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Crazy Heart Review

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The true hallmark of a timeless performance is its ability to put leverage on an exhausted story and not only make it seem enlivened, but also like one of a kind. Jeff Bridges accomplishes that and more with his Oscar-winning role in Crazy Heart; the crux of a legendary career. The narrative drive of Crazy Heart, which is out on DVD and Blu-ray Tuesday, is purely actor-centric as its extremely simplistic tale of regret and redemption could have easily sunk to the level of after-school special.  More than anything else, the film from first-time director Scott Cooper is supremely entertaining and absorbing; quite a feat for a film with bland, paint-by-number trailers.

This pseudo-country tale is reminiscent of a mingling of Hustle and Flow and The Wrestler.  Perhaps it is no coincidence both of these films also garnered Oscar nominations for their leads (Terrance Howard and Mickey Rourke respectively). Is this a product of a blind, biopic-loving academy? In these three cases, the answer would be a resounding “no” as this trio of talents brings a spark to his respective project with roles as memorable as they are captivating. Like any successful story with a musical focal point, the original songs put forth by T-Bone Burnett are superbly written and highly authentic. If mainstream country music usurped even a sliver of the talent on display in Crazy Heart, you would be looking at a boot-stompin’ fan.

Again, as with the story, the music achieves a whole new level of gravitas thanks to Bridges who, even when depicting an inebriate, can croon like an old pro. Colin Ferrel also appears as Tommy Sweet, a former bandmate of Bridges’ “Bad Blake,” who shows impressive vocal deftness, hand-in-hand with his best performance in recent memory. Rounding out the acting trifecta is Maggie Gyllenhaal as the requisite love interest of Blake who was also graced with an Oscar nod (although no win). Gyllenhaal’s Jean (with a little whippersnapper in tow) is sweet and naïve with the right amount of spunk.  The relationship between the two becomes the driving force behind the redemptive storyline.

Preceding that atonement, however, is what you may call a downward spiral.  Burnt out and playing at two-bit bars and bowling alleys, former country star Bad Blake long ago hit rock bottom and has kept on digging ever since.  Dousing himself into a stupor on a nightly basis is only interrupted by his need to smoke and make merry with the ladies. At a gig that blurs together like all that preceded it, Blake meets with a pretty journalist (Gyllenhaal) interested on writing a piece on the fallen idol. Despite her better judgment she falls for him and he for her and her young son Buddy (Jack Nation). Feeling enlivened for the first time since his fall from fame, Blake looks to rebuild his career with the help of now superstar Tommy Sweet, but the path to restitution is never as clear as it appears.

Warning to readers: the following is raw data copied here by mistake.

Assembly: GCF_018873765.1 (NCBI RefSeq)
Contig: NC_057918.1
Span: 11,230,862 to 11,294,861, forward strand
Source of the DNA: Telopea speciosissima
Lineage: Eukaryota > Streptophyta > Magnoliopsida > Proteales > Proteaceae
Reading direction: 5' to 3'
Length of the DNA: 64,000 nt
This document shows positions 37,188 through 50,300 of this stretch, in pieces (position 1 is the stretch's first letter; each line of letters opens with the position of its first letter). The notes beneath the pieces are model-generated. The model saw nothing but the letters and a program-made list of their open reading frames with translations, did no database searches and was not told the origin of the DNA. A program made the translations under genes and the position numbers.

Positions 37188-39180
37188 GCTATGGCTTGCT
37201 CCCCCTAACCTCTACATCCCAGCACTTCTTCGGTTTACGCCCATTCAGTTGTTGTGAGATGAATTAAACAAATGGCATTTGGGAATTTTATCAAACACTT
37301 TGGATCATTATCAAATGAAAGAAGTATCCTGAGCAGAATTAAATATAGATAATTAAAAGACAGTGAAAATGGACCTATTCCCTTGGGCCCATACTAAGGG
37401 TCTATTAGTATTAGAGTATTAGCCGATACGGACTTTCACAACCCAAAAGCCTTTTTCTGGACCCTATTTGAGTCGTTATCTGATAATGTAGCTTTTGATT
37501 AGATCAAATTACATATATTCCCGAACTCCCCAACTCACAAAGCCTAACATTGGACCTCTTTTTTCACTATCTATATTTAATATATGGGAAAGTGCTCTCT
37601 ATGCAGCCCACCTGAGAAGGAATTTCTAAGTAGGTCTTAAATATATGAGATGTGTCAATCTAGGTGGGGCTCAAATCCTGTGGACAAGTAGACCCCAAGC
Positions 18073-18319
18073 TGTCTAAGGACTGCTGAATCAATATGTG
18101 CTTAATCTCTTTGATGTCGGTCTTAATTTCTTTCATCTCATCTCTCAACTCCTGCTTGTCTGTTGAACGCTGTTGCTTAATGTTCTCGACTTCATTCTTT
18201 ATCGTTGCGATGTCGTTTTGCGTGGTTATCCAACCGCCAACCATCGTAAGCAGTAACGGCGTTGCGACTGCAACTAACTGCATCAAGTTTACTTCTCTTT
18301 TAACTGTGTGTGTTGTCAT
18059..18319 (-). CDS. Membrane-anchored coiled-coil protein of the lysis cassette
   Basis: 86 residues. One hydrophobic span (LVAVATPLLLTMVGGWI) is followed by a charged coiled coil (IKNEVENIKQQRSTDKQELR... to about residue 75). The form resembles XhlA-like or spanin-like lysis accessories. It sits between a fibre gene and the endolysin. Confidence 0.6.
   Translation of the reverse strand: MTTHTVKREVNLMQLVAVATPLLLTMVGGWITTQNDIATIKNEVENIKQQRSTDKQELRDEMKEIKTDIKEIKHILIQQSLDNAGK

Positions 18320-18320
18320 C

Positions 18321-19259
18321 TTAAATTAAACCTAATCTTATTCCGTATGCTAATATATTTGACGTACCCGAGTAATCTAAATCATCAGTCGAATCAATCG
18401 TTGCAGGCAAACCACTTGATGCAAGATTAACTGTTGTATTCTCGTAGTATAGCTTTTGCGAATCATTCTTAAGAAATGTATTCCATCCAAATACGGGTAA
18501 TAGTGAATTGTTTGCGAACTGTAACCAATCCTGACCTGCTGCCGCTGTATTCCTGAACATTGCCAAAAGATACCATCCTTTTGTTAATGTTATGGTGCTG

All those involved are firing on all cylinders, so to speak, with passion and enthusiasm in hand (and heart). There is rarely a false note in Crazy Heart and any rifts in quality are quickly polished by Bridges. Depictions of a booze-addled underdog can go wrong at so many points, whether by way of manipulation, suffocating sentimentality or desertion of core focus.  Avoiding these pitfalls and trusting in the actors to carry the narrative and not steering the characters into situations which could excite a false note, Crazy Heart is an honest country fable that strikes all the right chords.

Rating: 8/10

Crazy Heart
Directed by Scott Cooper
Written by Scott Cooper, Thomas Cobb (novel)
Starring: Jeff Bridges, Maggie Gyllenhaal, Robert Duvall, Colin Farrell 

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Kieran thought: “Crazy Heart had all the trapping of being a riddled fill with a plot we have all seen before. But under the direction of Scott Cooper and with fantastic performances from Jeff Bridges and Maggie Gyllenhaal, Crazy Heart is a good actor‘s film. Cooper gave the film a conformable pace and kept it fresh, twisting some of it’s conventions. It’s tone was effectively earthy and realistic (even if it’s a bit of a stretch to believe Bridges and Gyllenhall were in a relationship). Bridges’ performance alone makes Crazy Heart a good film to watch. He finally won an Oscar he truly deserved for a great career.” Rating: 8/10 

Steven thought: “Crazy Heart at times appears to be no more than a fictional re-imagining of the Johnny Cash biopic Walk the Line. There’s nothing original about a washed-up singer with a drug problem who finds a shot at redemption in the form of a beautiful woman. In fact, Robert Duvall, who stars in this film, won an Oscar for basically the same performance in the film Tender Mercies. Yet Crazy Heart works. It’s easy to follow the simple story and Bridges plays Blake with so much tireless conviction. He wears down the audience with his believability to the point that no matter how badly you might want to see his character as nothing more than one of many aging alcoholic performers in cinema history, you simply can’t help but resonate with his inner torment.” Rating: 7/10

Player Affinity Composite Rating: 7.6/10 

Rating
7.6

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